Working Agreements are one of the core compacts that all good Agile teams need and use. For those of you unfamiliar with Working Agreements, they are nothing more than agreed upon protocols created by the team govern their interactions and clarify expectations. They are different from Ground Rules which tend to be more about meeting guidelines, but some Ground Rules do go into the direction of what I call Working Agreements.
In the end, it does not matter what you call them. It matters that you have them. IME, without solid Working Agreements Scrum Teams rarely reach high-performance because team members rely on default expectations of what is considered “professional workplace behavior” and “obvious common sense”. If Scrum and Agile teams want to reach high-performance (the Norming and Performing stages of the Tuckman model), they deliberately need to create their team culture. Working Agreements are one tool to help them do that.
Much has been written on how to create these simple guidelines (my favorite article is from Esther Derby), so here is the process I use when working with a new (or existing) Scrum Team.
Give each person post-it notes and something to write with. Sharpies (or black markers) work best since the thick tip of a marker is much easier to read from far away compared to a ball point pen.
Offer the participants two to three minutes to write down candidate working agreements that complete the phrase, “We work best when we…”. Each idea is a potential guideline that will support positive interactions among the team members. For instance, here are some examples from the famous design firm IDEO, “We work best when we…have one conversation at a time.” or “We work best when we…build off the ideas of others.” Remind the participants to write one idea per post-it note.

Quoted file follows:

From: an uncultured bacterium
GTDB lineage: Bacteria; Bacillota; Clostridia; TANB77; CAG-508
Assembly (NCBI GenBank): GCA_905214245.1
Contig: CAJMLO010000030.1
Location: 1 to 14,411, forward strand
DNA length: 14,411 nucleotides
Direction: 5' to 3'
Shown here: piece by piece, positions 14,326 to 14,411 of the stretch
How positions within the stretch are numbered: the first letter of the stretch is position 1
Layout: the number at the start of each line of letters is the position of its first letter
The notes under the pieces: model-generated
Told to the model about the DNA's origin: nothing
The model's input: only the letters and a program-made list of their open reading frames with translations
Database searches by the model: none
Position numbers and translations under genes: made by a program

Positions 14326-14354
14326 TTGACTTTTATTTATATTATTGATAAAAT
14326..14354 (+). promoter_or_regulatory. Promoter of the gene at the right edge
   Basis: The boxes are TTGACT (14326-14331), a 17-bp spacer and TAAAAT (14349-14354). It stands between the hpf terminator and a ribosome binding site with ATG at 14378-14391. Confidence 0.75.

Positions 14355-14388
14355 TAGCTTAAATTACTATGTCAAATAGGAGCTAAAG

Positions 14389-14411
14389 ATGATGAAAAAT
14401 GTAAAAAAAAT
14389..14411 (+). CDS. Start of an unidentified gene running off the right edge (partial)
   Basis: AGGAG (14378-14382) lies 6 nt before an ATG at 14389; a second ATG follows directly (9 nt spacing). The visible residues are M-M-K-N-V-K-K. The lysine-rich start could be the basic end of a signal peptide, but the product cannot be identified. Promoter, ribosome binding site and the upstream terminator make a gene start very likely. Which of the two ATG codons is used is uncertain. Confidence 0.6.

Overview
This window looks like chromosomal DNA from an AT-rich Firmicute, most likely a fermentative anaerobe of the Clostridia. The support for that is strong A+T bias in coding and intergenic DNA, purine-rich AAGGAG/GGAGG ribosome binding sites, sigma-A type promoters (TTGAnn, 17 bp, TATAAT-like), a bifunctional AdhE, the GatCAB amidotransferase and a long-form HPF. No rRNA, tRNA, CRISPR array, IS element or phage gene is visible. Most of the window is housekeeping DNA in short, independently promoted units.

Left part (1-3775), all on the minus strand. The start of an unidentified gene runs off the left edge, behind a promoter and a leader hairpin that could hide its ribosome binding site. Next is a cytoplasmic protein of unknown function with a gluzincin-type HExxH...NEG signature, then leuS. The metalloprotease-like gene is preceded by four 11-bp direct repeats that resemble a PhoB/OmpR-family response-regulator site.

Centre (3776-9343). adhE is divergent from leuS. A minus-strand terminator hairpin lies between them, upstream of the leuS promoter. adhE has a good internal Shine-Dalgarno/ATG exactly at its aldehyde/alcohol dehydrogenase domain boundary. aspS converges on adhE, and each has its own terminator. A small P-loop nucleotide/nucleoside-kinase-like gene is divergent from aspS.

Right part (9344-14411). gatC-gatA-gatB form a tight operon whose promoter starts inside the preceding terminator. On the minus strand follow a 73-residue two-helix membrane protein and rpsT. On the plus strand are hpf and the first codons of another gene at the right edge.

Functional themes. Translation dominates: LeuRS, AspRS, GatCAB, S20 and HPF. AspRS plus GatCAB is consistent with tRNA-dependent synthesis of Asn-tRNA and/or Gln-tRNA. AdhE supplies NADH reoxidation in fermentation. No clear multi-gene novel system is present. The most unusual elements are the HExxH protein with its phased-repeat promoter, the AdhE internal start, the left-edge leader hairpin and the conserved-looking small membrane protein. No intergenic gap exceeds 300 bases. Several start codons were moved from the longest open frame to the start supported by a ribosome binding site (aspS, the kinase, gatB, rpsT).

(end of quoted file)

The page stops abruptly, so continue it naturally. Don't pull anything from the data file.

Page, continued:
Once everyone has two to three ideas on post-it notes, ask each person to share one or two ideas, offer a brief explanation (if needed) and then put their post-it notes on the whiteboard or a sheet of chart paper. Share until all the ideas have been put onto the wall (including the duplicates).
Using the Dot Voting technique, identify the candidate Working Agreements which have the most support within the group. The goal is to identify from four to six Working Agreements that are most relevant for the group.
Carlton Nettleton is the SVP of Product at Applied Frameworks, and co-creator of the company's Online Academy. Carlton has over eighteen years of industry experience working with clients to improve quality, increase productivity, build great teams, and launch new products using Agile software development practices and techniques.
Today, Carlton’s focus is directed at mentoring and supporting Scrum and Agile practitioners who work in less than ideal conditions. He shares his energy and enthusiasm with our learners so they can achieve their personal and professional goals. Carlton is fluent in both English and Spanish, has written a short book on Scrum and has been Certified Scrum Trainer® since 2012. Read Full Bio